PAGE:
This brings us to the part about the blogging. A great piece of advice I got from a music marketing coach is to give people a reason to return to our web site after their first visit. Keeping up a blog is a way to keep the site fresh and interesting. When I go about telling my story and offering things of value - my own new learning as a parent or artist, or an anti-bullying message, I reveal things about myself that may interest someone in my story and our music. My site also becomes a more likely search result. Almost every day someone finds my site because they searched for an anti-bullying or anti-cyberbullying poem. This creates the foundation for a relationship. It also doesn't hurt that Goldie Hawn, a Hollywood icon and fellow anti-bullying champion, tweeted that she loved my poem, "Before You Click Send."

Why did you turn to crowdfunding for your debut album Everyone's Invited?
I listen to lots of podcasts about the music business (including yours!), and CD Baby's music marketing podcast had Benji Rogers, founder of PledgeMusic, as his guest. I was so genuinely impressed with his heartfelt discussion of building a community of supportive fans who want to participate in a favorite artists' career. He spoke passionately of the letters he receives where fans had such great experiences interacting with these artists. I became interested in offering experiences families could enjoy together, like a Skype birthday concert or music lesson, or going instrument shopping with a family of fans to pick out a child's first instrument.

By the time I took an interest in a direct-to-fan campaign, our band had already recorded almost all the tracks with our own funds. I figured a small campaign could help us do a little more with the manufacturing and publicity and, more importantly, build relationships with forward-thinking families who are looking for new ways to experience their favorite music, especially with the industry changing so rapidly before our eyes.

Why did you choose PledgeMusic over other crowdfunding sites?
In his interview, Benji referred to PledgeMusic as "direct-to-fan marketing" rather than "crowdfunding." He backed that up by speaking to the personal involvement of the people at PledgeMusic. They are there to make sure everything goes smoothly with the delivery of the exclusive benefits, from T-shirts to private concerts. He doesn't want fans to feel like just a "face in a crowd" and it shows. There's lots of social connection and interaction between PledgeMusic's staff, the artists and the fans. I feel like I'm dealing with a team, not a platform. Ariana, the project manager assigned to my project, was answering my questions before I took the plunge, and helped me set a realistic goal for a new band playing to a very different audience than is typical for Pledge. We're planning to raise $2,000 which is a big deal for us, but much smaller than a typical album project. She also emphasized the importance of regular updates.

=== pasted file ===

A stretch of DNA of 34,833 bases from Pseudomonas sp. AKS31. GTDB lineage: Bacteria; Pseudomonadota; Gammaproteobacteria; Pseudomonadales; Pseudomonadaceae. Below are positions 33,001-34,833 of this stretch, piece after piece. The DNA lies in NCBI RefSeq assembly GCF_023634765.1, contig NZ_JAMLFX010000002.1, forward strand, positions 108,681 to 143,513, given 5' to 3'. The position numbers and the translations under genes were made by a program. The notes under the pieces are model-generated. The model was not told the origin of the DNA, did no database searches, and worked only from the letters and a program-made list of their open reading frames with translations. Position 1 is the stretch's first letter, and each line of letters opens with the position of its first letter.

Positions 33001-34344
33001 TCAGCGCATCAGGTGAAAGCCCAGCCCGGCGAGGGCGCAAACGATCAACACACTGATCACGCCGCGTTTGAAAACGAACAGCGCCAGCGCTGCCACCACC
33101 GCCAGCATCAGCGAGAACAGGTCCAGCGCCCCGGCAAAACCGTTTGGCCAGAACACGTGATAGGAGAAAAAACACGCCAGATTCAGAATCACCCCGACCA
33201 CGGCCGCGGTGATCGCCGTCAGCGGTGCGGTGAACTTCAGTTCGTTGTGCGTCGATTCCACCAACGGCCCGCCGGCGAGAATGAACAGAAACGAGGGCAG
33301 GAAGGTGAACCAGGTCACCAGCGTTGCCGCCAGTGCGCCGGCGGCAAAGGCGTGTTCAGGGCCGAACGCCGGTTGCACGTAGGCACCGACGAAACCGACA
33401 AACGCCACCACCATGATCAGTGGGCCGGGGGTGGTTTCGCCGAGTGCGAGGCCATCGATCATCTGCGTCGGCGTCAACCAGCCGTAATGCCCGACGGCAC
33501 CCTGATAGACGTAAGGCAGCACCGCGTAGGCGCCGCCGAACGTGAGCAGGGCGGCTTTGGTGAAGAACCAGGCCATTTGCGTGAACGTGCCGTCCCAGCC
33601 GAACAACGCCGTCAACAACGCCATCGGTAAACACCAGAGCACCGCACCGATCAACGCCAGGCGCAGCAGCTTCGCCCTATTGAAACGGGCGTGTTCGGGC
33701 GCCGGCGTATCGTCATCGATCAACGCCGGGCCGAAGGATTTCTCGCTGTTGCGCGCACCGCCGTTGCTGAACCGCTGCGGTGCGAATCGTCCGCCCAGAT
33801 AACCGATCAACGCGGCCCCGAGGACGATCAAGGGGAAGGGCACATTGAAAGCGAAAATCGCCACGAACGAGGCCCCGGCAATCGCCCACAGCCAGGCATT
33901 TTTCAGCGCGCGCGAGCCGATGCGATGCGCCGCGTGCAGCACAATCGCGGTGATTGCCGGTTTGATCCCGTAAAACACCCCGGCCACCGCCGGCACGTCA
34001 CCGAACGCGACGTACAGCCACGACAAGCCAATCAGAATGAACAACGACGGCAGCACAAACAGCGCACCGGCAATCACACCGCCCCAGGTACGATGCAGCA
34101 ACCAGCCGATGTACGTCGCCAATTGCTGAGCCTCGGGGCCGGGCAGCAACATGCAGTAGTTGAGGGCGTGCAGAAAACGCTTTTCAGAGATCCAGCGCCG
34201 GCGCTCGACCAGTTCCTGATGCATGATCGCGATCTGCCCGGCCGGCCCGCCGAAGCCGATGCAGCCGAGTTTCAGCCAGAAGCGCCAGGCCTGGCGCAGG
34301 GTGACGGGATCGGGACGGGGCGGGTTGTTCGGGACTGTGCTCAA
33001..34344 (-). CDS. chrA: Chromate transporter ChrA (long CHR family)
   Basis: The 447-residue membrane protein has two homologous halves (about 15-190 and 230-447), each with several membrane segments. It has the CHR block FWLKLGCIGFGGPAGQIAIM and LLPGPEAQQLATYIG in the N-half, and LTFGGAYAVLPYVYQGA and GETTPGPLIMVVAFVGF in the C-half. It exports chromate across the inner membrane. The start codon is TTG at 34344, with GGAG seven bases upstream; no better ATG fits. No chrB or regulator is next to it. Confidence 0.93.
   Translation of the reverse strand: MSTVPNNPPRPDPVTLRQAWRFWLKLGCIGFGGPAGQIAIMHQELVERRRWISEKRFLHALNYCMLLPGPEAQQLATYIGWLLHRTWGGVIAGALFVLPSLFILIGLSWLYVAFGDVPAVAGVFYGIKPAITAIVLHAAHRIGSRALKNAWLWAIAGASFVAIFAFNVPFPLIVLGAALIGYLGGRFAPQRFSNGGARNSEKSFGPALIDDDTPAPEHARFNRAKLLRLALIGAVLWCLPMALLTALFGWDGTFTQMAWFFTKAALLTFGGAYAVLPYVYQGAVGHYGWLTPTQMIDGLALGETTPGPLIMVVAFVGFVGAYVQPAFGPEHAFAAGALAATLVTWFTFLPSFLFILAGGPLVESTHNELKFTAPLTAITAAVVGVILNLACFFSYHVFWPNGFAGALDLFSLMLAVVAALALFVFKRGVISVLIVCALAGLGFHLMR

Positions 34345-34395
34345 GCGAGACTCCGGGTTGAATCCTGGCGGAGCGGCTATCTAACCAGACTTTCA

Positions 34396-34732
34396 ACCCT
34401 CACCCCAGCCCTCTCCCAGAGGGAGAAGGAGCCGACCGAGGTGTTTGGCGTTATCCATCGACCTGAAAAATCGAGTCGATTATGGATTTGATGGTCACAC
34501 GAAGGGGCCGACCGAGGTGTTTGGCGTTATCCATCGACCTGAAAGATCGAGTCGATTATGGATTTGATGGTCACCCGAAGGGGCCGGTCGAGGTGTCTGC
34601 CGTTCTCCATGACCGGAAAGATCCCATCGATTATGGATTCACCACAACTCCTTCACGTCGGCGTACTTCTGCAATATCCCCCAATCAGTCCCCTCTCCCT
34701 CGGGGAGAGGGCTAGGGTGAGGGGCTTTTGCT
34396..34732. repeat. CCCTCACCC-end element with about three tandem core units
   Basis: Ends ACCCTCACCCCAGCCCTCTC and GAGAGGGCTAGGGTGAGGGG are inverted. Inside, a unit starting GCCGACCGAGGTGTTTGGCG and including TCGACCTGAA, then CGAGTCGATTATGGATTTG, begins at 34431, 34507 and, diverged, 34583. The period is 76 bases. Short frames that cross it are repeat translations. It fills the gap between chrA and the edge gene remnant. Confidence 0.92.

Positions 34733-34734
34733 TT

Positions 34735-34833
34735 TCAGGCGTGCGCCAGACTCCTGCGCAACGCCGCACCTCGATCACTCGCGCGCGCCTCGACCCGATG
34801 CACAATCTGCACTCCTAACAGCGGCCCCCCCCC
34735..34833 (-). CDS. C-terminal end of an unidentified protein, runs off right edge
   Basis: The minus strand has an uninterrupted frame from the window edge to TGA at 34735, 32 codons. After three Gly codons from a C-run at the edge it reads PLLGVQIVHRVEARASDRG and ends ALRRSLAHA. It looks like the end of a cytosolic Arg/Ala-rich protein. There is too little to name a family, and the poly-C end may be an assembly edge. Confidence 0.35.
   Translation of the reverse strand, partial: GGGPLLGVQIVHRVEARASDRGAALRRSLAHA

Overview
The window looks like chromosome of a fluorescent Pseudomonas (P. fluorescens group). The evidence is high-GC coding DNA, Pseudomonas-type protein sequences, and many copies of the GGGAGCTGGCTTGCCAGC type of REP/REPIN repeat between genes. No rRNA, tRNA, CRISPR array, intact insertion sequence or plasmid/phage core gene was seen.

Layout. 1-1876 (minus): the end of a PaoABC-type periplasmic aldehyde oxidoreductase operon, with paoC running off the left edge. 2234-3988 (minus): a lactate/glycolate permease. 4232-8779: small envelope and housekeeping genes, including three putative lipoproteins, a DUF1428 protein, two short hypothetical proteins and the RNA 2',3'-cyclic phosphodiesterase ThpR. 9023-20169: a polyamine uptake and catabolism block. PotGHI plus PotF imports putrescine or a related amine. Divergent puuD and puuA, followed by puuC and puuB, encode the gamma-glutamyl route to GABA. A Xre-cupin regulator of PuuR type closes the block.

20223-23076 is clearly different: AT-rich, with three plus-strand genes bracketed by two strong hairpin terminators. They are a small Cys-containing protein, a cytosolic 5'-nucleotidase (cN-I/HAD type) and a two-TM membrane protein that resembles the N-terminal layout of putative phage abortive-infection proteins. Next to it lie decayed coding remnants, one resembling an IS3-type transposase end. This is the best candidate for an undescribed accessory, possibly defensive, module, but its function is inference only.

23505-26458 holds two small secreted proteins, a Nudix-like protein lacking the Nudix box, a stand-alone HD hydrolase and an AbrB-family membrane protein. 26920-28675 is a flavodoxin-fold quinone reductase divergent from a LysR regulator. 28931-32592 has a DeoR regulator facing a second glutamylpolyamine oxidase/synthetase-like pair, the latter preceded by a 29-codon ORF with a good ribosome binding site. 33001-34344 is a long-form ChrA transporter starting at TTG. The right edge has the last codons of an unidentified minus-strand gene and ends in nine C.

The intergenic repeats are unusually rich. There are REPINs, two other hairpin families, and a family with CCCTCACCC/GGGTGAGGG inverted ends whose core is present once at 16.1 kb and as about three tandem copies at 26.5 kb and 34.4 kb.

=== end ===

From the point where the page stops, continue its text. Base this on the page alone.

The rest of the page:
The philanthropic component of PledgeMusic grabbed my attention as well, and we chose to partner with Guitars in the Classroom, a national organization out of California that not only supplies the instruments but guides teachers to include music-making in every subject and the "between-the-lines" skills kids need - socialization, creative thinking, and problem solving. A portion of every donation supports this great cause.

What are you looking forward to in 2014?
I love my daughter's excitement when she hears my songs played on a podcast or radio show, and I'm looking forward to seeing her excitement continue to grow as our band and the songs get better known. Amy and I love seeing her bounce up and down at our concerts and look forward to a lot more of that. She really is the heart and soul of the band. I'm looking forward to seeing where the Cool Rockin' Daddy Video Show leads, so that more families can discover what you and I have known for a while - the sheer abundance of great music for families. 

I'm looking forward to traveling with the band and the family to share our music with new families. I'm looking forward to growing our audience here in our wonderful artsy community of Montclair and to becoming a greater part of nearby New York City's vibrant arts community. Amy and I have dozens of new song ideas inspired by our daughter and I'm looking forward to developing them into a follow-up album. I'm looking forward to advancing my anti-bullying work and helping kids feel safe at school and at home as well.

I also look forward to seeing another abundant year for great, diverse, authentic and imaginative kindie music. I'm looking forward to seeing (and helping) a new way forward emerge for kindie artists to support themselves and their families as they offer the riches of their creativity to kids and families everywhere.